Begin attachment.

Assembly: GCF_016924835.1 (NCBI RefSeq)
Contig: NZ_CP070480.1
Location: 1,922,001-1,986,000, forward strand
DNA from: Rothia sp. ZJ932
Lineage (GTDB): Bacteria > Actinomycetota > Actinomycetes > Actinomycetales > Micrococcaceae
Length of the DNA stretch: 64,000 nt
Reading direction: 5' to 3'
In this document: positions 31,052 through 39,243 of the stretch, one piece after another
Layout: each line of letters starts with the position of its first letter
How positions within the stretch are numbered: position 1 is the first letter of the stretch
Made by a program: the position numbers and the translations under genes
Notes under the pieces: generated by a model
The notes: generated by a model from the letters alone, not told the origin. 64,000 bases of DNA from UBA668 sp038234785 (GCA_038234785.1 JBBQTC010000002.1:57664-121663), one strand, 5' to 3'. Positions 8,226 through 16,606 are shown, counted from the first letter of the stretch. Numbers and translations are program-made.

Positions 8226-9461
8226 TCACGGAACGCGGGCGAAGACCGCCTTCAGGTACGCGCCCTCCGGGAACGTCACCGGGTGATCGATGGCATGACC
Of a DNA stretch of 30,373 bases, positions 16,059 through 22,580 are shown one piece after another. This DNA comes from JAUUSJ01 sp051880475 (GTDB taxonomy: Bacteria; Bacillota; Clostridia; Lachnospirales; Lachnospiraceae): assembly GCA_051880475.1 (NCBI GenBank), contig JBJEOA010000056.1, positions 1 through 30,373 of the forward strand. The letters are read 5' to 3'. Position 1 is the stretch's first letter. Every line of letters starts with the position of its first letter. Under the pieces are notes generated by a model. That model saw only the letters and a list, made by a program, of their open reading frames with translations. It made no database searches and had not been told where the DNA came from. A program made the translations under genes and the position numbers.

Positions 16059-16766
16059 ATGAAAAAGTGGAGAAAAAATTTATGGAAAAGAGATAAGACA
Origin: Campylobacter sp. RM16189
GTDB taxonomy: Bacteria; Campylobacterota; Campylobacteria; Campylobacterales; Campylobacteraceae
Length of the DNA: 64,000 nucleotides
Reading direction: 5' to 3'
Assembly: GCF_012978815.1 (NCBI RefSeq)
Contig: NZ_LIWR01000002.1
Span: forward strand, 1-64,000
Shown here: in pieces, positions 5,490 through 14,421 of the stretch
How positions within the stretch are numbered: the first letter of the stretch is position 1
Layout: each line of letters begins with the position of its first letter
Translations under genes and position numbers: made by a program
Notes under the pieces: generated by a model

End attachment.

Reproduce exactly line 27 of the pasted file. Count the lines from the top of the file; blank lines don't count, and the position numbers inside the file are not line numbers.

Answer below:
How positions within the stretch are numbered: the first letter of the stretch is position 1